Buddhism and the True Meaning of Love

‘Falling in Love’ is all about attachment. True love is all about non-attachment. True love looks for soft spots to protect. Aggression looks for soft spots to attack, and attachment isn’t much better, by weakening that spot, even if not physically attacking. By ‘true love,’ of course, I’m talking about Buddhist metta, typically translated as ‘lovingkindness,’ if you’re Jewish or Christian, but that still preserves some passion, and suffering, so maybe better translated more like the Buddha himself probably intended, so something like ‘brotherly love’ or ‘sisterly love,’ as the case may be. To be clear, I think that being in a relationship is fine, sometimes wonderful, but it shouldn’t necessarily be based on the hysterical (no pun) madness of being ‘in love.’

Score one for arranged marriages? I wouldn’t go that far. Exercising one’s innate free will, to whatever extent it exists, and despite all the limitations placed upon it, is all about what it is to be human. ‘Give me liberty or give me death’? Haha, once again, I probably wouldn’t go that far. Because true freedom is freedom FROM, not freedom TO, freedom from any and all the defilements that plague us, but not freedom to do anything we want, regardless of whom it hurts. And this is an important distinction. Kileshas are the Buddhist name for those defilements that destroy our humanity and reduce us once again to the animal world from which we’ve evolved.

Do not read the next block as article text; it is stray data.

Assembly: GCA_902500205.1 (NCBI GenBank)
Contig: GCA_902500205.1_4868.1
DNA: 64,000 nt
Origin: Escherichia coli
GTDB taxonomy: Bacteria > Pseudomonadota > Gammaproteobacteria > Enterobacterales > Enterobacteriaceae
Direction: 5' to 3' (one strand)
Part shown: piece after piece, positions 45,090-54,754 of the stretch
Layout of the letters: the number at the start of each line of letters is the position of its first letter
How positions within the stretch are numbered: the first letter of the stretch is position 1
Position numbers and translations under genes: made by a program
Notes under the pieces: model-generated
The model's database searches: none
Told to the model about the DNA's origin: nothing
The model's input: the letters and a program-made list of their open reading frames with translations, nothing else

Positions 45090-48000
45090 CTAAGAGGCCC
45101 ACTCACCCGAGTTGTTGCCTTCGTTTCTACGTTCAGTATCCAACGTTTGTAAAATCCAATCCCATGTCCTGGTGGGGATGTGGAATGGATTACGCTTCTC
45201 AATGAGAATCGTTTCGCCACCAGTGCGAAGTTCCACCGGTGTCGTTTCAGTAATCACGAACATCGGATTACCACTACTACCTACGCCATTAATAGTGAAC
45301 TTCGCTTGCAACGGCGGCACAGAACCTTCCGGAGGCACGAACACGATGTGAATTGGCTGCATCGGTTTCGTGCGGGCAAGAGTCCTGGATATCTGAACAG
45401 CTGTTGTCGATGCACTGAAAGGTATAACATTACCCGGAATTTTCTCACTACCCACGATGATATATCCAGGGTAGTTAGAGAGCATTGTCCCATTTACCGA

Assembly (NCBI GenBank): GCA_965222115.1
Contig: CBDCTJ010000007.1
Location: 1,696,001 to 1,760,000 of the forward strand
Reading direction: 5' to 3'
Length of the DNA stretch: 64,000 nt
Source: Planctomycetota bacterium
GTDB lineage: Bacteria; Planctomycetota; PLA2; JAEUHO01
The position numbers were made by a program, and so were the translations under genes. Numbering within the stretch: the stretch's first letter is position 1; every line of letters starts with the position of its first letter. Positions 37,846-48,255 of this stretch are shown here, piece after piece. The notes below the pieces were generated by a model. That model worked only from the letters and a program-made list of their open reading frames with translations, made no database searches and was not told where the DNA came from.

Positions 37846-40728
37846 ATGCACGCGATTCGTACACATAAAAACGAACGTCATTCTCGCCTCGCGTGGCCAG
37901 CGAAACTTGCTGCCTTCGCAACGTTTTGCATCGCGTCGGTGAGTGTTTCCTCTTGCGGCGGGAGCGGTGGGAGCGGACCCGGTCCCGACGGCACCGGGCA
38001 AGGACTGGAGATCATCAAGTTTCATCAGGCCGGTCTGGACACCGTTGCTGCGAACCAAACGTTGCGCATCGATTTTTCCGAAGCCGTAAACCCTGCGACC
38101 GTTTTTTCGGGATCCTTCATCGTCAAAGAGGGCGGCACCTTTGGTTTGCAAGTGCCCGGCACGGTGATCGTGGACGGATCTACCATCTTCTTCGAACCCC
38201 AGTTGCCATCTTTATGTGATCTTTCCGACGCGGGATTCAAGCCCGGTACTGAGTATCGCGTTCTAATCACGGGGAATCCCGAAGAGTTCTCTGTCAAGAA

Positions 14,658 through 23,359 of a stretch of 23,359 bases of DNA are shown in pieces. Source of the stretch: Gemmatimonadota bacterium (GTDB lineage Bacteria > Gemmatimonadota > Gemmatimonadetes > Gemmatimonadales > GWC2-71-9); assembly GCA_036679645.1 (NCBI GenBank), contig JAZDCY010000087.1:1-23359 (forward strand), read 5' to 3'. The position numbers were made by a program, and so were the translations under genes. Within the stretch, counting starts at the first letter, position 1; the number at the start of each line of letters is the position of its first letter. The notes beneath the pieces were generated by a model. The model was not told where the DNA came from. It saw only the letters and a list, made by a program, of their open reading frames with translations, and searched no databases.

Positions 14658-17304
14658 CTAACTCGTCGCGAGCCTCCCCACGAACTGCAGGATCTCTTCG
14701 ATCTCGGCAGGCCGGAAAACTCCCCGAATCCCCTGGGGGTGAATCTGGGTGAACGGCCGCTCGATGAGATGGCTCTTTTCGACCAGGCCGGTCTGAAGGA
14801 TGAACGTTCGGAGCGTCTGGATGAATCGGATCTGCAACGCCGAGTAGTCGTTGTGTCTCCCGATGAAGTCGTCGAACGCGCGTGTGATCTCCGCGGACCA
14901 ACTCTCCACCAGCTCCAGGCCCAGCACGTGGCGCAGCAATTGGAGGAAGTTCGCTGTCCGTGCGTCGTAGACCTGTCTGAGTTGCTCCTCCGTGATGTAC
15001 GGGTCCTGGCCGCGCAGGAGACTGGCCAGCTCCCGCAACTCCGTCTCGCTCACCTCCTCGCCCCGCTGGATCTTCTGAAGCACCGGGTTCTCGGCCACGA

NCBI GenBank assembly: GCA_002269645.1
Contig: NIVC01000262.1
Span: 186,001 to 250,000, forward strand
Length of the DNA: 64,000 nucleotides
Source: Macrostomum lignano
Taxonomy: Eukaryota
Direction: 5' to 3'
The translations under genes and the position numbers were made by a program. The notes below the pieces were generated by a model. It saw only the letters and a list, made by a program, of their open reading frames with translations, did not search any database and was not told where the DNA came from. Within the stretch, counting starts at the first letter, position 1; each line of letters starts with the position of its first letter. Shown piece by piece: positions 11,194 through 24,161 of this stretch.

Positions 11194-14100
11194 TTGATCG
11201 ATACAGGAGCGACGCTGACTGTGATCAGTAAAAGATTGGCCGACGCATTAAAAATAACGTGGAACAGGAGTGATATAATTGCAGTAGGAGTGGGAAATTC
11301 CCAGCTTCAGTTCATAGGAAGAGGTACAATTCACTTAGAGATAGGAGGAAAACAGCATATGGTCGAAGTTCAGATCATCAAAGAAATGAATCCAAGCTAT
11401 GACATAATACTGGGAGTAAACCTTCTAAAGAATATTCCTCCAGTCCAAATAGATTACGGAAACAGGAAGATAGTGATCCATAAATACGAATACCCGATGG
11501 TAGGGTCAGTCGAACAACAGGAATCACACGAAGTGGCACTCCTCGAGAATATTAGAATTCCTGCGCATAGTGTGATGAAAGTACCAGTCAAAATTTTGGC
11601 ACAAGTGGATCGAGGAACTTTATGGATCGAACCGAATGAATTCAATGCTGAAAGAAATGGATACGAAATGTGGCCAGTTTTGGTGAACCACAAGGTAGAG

It’s funny, though, because often these defilements themselves come paired just like the pair-bonding couples that cause many of the problems in their quest for reproduction rights, in addition to other attachments and liens on property. Because jealousy and revenge are twin kileshas, just like hate and anger, one feeding off the other like two heads of a serpent striking, and best avoided. The great Buddhist dilemma, or tetralemma, is how to deal with aggression. Do you turn the other cheek? But no Christian really did that, did they? To live from sensation to sensation is to live like an animal. To follow dharma is to live like a human.